A Useful Debate

Like all Tulsans I regret what happened on April 2, especially to the families involved.  Although the shooting was an accident, an accident that cannot be dismissed and will play out over coming weeks.

On the other hand it brings to light facts that most of us – even those politically involved – never knew.  It is those areas which need to get attention if solutions are ever to take place to make Oklahoma more competitive and a great place to live.

That area is the county government system which has avoided meaningful change for 34 years. County government – like the 517 school districts – can be reformed by the legislature if it wanted to.

When the Legislature – which had approved Common Core in 2010 – changed its mind, those who disagreed were blown away, even the governor. Now, new teaching standards must be written and more money spent.  Oklahoma lost five years of progress in the process.

Every Oklahoma Republican politician knew if they voted for Common Core, they should update their resume and prepare to join the private sector.  It was that divisive.

County government needs reform.  The Association of County Commissioners of Oklahoma cannot do it alone regardless which political party is in charge.

One needs to recall the 1981 scene when county commissioners went to prison or were  removed from office for taking kickbacks or accepting bribes.  All in all, more than 70 sitting commissioners resigned.  Sixty-nine of Oklahoma’s 77 counties had commissioners resign and 13 counties lost all their commissioners.

The irony was that no county commissioner was ever indicted by an Oklahoma district attorney.

The feds did the heavy lifting.

Bill Price was U.S. Attorney for the Western District of Oklahoma. He handled most of the cases.  Frank Keating was U.S. Attorney for the Eastern District of Oklahoma and made the statement that the county commissioners probably stole enough money to rebuild all of Oklahoma’s bridges twice over.

Many of Oklahoma’s 77 counties have less population than at statehood.  Each segment of county government is independently elected. There is an assessor, clerk, treasurer, sheriff, district attorney and three commissioners.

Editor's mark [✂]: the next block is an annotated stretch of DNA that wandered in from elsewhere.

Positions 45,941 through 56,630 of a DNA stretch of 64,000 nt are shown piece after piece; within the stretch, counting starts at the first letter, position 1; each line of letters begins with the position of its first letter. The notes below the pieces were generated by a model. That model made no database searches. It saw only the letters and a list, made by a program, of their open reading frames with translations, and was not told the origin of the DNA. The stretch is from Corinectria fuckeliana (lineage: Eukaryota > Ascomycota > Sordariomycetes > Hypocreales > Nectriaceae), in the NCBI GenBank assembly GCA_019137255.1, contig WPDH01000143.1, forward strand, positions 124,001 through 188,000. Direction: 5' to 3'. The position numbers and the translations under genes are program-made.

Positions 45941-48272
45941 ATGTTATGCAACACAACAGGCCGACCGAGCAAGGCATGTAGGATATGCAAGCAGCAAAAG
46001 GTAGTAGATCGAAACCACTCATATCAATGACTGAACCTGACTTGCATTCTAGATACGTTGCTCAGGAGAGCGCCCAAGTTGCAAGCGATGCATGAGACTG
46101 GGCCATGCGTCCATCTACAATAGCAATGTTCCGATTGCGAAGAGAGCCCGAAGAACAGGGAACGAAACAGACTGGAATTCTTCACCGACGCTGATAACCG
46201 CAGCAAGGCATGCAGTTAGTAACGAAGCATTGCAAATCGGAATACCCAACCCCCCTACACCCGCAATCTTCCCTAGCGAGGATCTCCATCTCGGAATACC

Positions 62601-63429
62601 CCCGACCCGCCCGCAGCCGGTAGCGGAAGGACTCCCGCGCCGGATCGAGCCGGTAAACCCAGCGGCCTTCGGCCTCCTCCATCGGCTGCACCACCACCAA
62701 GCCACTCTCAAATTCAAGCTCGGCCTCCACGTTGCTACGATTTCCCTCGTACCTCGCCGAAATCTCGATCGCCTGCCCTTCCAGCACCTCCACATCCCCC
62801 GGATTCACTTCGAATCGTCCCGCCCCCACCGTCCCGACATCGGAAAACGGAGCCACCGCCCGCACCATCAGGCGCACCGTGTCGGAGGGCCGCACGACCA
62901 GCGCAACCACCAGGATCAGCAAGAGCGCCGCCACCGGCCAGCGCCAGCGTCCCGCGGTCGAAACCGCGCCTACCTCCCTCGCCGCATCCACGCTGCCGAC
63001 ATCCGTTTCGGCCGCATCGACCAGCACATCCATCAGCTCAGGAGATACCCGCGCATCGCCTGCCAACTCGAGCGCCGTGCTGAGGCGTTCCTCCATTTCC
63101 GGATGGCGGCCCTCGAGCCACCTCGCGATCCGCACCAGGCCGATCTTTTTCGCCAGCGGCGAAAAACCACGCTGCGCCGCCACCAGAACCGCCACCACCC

Each office holder hires their staff and makes independent decisions. There is little outside supervision for these independently run fiefdoms.

A recent example as just how inbred the process is was an op-ed piece written by former Tulsa Police Chief Ron Palmer.

The article was captioned, “Low Bid not the Best for Investigation.”

In the short version, the Tulsa County Commissioners had just selected Community Safety Institute to investigate the Tulsa County Sheriff’s office. The sheriff’s office, according to the article, saw CSI “as someone they wanted to conduct the organizational review.”

CSI primarily does school safety consultations.  They are known for picking volleyball kneepads, earplugs, motor cycle jackets, duck hunting waders, etc.  Chief Palmer does say, “ The CSI website does correctly state its expertise in the field of law-enforcement training, but the site does not provide any real feel of its expertise or capability to conduct management or operational audits in a large multifaceted law enforcement entity.” The commissioners never should have picked a consultant that the sheriff’s office wanted.  How cozy is that?

Another example where the law needs revision is allowing the sheriff to pick friends to appraise delinquent tax properties.  These individuals need no formal training or qualifications and stand to earn thousands of dollars for a few hours work. This is not right, but it is legal.

As Sheriff Glanz holds on, perhaps other facts will come to light and by next year, the legislature will take steps to reign in county government and its costs.